Harvard and Georgetown universities have each announced a $20 million gift from Saudi Prince Alwaleed bin Talal bin Abdulaziz Alsaud, a businessman and member of the Saudi royal family, to support Islamic studies on their respective campuses.
The Prince Alwaleed Bin Talal Islamic Studies Program at Harvard University will be a university-wide program with an endowed chair, three senior professorships, and support for research, tuition, fees, and stipends for graduate students. The program will also encompass an Islamic Heritage Project designed to preserve and digitize historically significant Islamic materials and make the resulting images available via the Internet. "For a university with global aspirations, it is critical that Harvard have a strong program on Islam that is worldwide and interdisciplinary in scope," said Steven E. Hyman, Harvard's provost, who will coordinate the program's implementation.
Georgetown will use its gift to expand its Center for Muslim-Christian Understanding, part of the Edmund A. Walsh School of Foreign Service, with a focus on inter-religious scholarship and research; the center will be renamed the H.R.H. Prince Alwaleed bin Talal Center for Muslim-Christian Understanding. "This gift will deepen Georgetown's ability to advance education in the fields of Islamic civilization and Muslim-Christian understanding and strengthen its presence as a world leader in facilitating cross-cultural and inter-religious dialogue," said Georgetown president John J. DeGioia.
Alwaleed bin Talal has a fortune estimated at $23.7 billion and a reputation for philanthropic activities. He recently agreed to finance construction of a new Islamic wing at the Louvre in Paris, gave $19 million to South East Asia's tsunami victims, and donated $5.4 million during a Saudi telethon for Pakistani earthquake victims. He also gave $5 million to establish the Center for American Studies and Research at the American University in Beirut and $10 million to finance the construction of the Humanities and Social Sciences building at the new campus of the American University in Cairo.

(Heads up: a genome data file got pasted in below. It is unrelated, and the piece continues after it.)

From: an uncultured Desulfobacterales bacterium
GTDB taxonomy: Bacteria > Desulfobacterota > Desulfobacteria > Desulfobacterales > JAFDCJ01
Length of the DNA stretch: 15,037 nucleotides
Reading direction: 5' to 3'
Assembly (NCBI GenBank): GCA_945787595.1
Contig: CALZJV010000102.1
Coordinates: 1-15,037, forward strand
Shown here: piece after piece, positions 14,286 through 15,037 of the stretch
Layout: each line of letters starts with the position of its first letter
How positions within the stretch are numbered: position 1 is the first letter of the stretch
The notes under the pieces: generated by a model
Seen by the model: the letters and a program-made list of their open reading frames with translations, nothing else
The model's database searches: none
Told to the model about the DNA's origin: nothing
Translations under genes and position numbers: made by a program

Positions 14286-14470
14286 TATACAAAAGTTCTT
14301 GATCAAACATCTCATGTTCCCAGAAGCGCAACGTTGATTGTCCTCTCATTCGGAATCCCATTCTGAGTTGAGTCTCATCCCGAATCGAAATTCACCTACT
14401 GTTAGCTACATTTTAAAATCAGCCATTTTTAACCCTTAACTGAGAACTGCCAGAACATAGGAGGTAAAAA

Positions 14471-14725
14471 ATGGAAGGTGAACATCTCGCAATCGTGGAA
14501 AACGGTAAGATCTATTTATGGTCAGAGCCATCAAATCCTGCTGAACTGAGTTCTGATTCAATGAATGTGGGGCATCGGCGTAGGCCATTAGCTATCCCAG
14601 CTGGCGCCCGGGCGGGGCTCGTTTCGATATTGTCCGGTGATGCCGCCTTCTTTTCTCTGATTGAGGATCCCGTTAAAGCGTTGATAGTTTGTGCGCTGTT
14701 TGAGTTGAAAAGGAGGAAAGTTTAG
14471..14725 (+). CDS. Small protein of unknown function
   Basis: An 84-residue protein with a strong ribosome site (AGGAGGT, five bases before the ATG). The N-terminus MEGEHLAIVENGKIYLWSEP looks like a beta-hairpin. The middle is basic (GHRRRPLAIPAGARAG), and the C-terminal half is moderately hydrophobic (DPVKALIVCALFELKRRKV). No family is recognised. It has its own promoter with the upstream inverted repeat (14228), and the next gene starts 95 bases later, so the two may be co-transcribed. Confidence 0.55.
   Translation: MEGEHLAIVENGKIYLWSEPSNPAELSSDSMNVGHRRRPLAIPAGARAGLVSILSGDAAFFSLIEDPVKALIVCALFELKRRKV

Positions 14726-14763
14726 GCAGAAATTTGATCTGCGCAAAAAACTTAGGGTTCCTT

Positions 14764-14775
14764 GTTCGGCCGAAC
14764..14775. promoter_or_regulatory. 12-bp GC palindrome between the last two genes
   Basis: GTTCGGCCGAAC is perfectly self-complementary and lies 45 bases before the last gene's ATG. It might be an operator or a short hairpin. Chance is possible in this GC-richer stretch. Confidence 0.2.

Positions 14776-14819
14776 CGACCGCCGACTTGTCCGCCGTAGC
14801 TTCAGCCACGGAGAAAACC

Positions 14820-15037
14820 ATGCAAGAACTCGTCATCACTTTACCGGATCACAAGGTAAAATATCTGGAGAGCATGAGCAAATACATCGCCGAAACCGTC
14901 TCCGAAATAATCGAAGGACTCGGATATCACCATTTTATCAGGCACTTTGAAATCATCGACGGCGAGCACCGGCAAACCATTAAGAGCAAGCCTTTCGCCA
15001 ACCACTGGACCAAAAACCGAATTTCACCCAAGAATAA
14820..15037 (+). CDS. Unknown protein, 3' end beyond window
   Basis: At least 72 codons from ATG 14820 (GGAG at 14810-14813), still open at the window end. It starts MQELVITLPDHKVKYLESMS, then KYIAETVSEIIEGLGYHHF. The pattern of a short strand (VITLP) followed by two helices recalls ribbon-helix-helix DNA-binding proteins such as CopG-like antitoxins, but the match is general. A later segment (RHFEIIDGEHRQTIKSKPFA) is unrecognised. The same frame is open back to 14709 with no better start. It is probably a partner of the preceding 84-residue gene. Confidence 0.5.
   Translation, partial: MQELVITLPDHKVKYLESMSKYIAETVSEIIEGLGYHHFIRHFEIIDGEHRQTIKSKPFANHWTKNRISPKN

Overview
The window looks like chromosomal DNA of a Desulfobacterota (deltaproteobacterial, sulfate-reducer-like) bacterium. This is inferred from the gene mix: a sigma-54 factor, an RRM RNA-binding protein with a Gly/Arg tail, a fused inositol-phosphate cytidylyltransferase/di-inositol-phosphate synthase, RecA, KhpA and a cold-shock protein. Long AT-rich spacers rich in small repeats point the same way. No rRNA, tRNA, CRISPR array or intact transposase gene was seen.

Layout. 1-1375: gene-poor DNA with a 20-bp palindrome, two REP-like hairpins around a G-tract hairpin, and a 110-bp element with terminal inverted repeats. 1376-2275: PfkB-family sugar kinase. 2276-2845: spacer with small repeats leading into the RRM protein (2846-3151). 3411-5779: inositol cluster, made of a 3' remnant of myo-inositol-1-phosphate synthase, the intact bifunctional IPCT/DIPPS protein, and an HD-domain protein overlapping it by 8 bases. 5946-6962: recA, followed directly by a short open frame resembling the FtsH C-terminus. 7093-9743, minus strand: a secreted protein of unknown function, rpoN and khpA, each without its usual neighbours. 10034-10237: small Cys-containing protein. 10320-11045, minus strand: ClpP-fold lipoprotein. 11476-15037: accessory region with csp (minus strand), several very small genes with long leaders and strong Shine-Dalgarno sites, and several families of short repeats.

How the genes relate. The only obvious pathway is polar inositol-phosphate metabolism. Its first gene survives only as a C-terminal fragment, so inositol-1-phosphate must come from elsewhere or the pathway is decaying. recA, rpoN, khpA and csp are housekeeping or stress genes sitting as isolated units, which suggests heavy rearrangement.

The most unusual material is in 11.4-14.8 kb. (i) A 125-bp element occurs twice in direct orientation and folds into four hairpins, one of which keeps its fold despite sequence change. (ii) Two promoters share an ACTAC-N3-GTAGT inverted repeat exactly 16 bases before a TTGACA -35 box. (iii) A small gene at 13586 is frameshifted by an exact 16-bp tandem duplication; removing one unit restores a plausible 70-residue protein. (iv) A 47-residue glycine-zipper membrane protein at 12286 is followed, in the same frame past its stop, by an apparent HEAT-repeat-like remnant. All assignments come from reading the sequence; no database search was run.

Not all of his pledges have been accepted, however. The New York Times reported that in October 2001, the prince offered to donate $10 million to the Twin Towers Fund established by then-Mayor Rudolph W. Guiliani — a gift that Giuliani refused after he learned the prince, in a news release, had called on the American government to "re-examine its policies in the Middle East and adopt a more balanced stance toward the Palestinian cause."
In making the gifts to Harvard and Georgetown, Alwaleed bin Talal focused on the importance of uniting disparate cultures. "I hope that this program will enable generations of students and scholars to gain a thorough understanding of Islam and its role both in the past and in today's world," he said in a Harvard news release. "Bridging the understanding between East and West is important for peace and tolerance."